Understanding Genetic Traits
Have you ever asked yourself, why do men have nipples? When you really think about it, male nipples do not serve an actual function, as opposed to female nipples, which produce milk for a mother's offspring. In regard to male vs. female sexuality, men and women have different sexual parts and organs, so why would both men and women have nipples?
Let's start with simple genetics. A baby receives a copy of every gene from the father and a copy of every gene from the mother. Thus, if parents have a boy, he has both sets of his parents' genes.
However, males and females can have different traits as well. Biology Professor Andrew M. Simons of Carleton University provides the example of birds. Female and male birds have different colors and plumage; therefore, we can tell the difference between a male or female bird (Scientific American).
This poses the question: If traits are inherited from both the mother and the father, why should there be such a difference between a male and female?
Uncoupling, Genetic Correlation & Natural Selection
One explanation is that during the transfer of the genes, the genetic code of the child is "uncoupled," rather de-linked, in the process, and goes on to develop in the context in which the genes find themselves. In other words, Professor Simons explains uncoupling like so: "This happens if a trait is influenced by different genes in males and females, if it is under control of genes located on sex chromosomes, or if gene expression has evolved to be dependent on context (whether genes find themselves within a male or a female genome)." The link to this Scientific American article is included below.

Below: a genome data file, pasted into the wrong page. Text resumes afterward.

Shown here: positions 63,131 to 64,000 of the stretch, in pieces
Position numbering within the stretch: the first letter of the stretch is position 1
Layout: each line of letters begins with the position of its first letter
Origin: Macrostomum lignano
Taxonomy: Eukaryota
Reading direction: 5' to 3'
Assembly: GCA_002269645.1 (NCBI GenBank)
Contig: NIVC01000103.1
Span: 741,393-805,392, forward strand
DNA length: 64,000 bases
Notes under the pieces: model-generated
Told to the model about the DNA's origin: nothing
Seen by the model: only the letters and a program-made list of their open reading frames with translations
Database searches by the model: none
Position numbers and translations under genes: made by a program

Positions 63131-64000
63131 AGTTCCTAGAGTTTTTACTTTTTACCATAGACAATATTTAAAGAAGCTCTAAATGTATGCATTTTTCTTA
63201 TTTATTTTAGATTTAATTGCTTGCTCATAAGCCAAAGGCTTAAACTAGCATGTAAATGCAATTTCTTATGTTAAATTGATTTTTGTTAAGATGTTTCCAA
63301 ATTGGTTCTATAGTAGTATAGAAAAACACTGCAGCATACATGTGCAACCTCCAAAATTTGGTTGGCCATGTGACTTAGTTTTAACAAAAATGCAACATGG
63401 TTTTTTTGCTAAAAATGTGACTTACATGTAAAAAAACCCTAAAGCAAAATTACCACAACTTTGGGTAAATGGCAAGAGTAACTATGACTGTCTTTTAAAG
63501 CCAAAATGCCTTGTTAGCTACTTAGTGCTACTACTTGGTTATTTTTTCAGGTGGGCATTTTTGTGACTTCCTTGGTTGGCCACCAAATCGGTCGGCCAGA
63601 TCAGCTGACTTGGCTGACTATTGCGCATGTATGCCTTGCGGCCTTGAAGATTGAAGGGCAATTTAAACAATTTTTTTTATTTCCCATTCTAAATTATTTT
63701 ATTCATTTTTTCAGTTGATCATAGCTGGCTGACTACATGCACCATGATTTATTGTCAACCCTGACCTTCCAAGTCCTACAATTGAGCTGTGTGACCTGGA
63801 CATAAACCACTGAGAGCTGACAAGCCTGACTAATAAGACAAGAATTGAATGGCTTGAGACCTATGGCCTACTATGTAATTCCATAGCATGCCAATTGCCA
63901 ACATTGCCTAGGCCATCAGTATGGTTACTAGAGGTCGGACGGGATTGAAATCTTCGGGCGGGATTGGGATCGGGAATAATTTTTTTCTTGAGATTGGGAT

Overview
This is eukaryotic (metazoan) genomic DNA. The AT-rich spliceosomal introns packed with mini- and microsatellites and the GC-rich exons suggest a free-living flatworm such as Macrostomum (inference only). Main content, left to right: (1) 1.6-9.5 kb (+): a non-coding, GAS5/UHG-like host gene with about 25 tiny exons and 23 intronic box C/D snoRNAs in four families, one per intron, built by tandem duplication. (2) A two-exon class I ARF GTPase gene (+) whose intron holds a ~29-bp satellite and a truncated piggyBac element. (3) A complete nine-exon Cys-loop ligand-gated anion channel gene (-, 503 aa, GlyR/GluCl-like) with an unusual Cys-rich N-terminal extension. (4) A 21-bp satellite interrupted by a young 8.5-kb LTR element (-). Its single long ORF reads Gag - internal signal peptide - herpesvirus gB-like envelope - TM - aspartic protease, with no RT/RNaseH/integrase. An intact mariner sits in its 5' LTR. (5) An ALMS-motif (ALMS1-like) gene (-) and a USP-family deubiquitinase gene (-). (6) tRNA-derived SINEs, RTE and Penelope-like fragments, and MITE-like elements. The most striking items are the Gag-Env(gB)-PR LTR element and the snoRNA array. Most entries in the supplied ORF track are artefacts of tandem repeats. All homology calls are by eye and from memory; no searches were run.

Genetic correlation, which is the shared genetic basis of two traits (such as nipples), occurs. It is called an evolutionary "default" when males and females shares the same traits due to genetic correlations. Thus, men acquire the trait of nipples due to this default.
In regard to evolution, there is a process called natural selection. During this process, animals with the most beneficial traits suited to their environment will survive and those traits will be passed on to their offspring. For nipples, it works the same way. As Simons reports, "the presence of nipples in males is probably best explained as a genetic correlation that persists through lack of selection against them, rather than selection for them."
Sometimes natural selection makes sense and sometimes it doesn't. It seems that men have nipples due to an evolutionary default in the natural selection process. So to answer the age-old question, "why do men have nipples," the simple answer is because women do.
Reference & Image Credits
Simons, Andrew M. "Why do men have nipples?" Scientific American, September 17, 2003 — scientificamerican.com/article.cfm?id=why-do-men-have-nipples
Photo 1 (boy): Arvind Balaraman / FreeDigitalPhotos.net — freedigitalphotos.net/images/view_photog.php?photogid=1058
Photo 2 (breastfeeding): Ken Hammond / USDA — https://en.wikipedia.org/wiki/File:Breastfeeding_infant.jpg